Dazed Digital

Rome

Mrs. Aryana Is Everywhere

April 22, 2011

Italy's most well traveled photographer catches up with Rome

  • Text by Satellite Voices

Guest feature by Riccardo Lionello

Aryana Francesca Urbani was born in 1991, in Tehran, and grew up in Algeria, Uganda, Rwanda, North Korea and China, and has spent the rest of her 19 years in Rome. You can talk with her for hours on policy of Shah Reza Pahlavi of Iran, or just eat an ice cream in Piazza Vittorio and watch her hair. The fact that Aryana has been everywhere obviously characterizes her photography. It's about that strange force that makes you feel like a scared housewife. Now, as stated in her Skype profile, she often finds herself involved in exotic adventures, and her parents are still convinced that she is attending medical school.

Satellite Voices: Tell us about your life in Rome, using all the epithets you can use.
Aryana Francesca Urbani: I always get a sweet and sour feeling whenever I am questioned about my years spent in Rome. It's imperious, it's fierce, it's glowing, it's ardent, it's effusive, it's intense, it's austere, it's vigorous, it's warm, it's passionate, it's empathetic, it's massive, it’s loving, it's dogmatic, it's overwhelming, it's absolute. On the other hand, it's discouraging, it's disheartening, it's oppressive, It’s desolate, it's torrid, it's dispiriting, it's suffocating, It’s tiresome, it's agonizing, it's afflicted, it's narrow-minded, It’s unsatisfactory. And that's to be honest, because otherwise I would not have moved away.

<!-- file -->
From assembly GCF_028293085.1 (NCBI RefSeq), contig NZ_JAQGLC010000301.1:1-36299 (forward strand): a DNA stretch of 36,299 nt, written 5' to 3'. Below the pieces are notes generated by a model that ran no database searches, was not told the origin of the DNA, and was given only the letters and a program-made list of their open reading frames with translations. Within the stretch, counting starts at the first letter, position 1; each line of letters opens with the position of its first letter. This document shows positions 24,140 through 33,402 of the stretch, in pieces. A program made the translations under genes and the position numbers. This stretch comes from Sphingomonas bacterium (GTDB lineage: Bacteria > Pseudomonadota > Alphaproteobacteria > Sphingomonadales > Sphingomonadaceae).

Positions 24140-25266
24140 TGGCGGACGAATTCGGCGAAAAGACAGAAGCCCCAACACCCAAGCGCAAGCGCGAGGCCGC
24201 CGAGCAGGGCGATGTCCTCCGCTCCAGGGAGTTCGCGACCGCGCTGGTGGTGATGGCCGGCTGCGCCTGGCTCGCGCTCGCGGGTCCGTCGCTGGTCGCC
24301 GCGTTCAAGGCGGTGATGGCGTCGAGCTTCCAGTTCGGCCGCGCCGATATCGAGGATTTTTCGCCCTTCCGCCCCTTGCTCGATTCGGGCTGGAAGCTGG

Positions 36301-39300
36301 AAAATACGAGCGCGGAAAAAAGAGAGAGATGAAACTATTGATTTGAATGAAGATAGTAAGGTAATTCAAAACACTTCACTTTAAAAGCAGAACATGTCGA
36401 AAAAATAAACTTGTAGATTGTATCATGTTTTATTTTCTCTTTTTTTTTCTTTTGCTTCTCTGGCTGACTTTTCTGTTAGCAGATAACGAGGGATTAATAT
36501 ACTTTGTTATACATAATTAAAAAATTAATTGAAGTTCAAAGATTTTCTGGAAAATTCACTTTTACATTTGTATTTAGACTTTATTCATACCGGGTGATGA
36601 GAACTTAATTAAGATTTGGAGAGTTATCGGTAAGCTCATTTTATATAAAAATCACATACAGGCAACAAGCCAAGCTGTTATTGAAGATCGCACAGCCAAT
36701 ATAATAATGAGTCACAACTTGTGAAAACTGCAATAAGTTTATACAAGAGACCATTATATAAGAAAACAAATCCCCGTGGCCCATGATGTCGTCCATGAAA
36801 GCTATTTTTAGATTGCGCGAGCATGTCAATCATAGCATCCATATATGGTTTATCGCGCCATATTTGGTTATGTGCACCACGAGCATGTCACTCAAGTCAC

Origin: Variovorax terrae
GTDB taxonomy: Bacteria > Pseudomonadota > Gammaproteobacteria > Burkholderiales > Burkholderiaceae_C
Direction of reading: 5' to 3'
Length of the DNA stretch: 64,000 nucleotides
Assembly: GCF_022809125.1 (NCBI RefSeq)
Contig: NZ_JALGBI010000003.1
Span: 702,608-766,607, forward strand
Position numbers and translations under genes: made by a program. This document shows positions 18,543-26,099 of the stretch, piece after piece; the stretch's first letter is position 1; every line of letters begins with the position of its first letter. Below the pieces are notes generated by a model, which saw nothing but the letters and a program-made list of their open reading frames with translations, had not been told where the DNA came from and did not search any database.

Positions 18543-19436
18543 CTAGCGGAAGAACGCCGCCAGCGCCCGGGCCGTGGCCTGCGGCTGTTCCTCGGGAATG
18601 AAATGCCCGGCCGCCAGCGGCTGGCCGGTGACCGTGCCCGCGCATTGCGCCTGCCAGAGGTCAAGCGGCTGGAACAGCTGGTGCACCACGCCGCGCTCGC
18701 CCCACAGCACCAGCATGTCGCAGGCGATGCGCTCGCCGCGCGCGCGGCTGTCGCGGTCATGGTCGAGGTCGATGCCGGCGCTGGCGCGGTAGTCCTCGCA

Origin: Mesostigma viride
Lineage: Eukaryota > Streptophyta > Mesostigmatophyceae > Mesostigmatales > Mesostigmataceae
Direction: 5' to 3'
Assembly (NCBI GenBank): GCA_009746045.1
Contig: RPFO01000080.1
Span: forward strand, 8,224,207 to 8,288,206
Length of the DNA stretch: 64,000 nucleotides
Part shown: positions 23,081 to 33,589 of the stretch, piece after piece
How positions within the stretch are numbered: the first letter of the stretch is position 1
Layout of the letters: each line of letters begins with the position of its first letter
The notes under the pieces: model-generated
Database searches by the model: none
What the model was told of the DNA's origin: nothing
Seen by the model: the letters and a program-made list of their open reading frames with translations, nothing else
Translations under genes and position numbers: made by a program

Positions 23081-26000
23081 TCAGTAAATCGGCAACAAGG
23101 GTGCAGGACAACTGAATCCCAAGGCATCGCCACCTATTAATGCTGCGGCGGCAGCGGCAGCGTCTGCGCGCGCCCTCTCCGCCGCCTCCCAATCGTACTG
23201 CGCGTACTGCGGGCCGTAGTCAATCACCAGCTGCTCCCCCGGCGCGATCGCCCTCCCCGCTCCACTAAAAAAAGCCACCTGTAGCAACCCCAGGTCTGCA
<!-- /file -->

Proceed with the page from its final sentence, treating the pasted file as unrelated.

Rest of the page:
SV: Is there anything that youlike to photograph in particular here?
Aryana Francesca Urbani: What I am most bewitched by, and have taken many pictures of, is the Villaggio Olimpico (a set of accommodations dedicated to athletes and coaches participating in the Olympic Games). It was built in the late 50s, and I profoundly love how its architecture and atmosphere are completely detached from the rest of the city. It's unusually grey, mysterious and silent. The actual inhabitants are old and grumpy people that moved in the apartments left empty after the athletes' departure, 40 years ago. I like taking pictures there late at night.

SV: What camera do you use?
Aryana Francesca Urbani: Analogue Canon bought in a charity market in Kabul.

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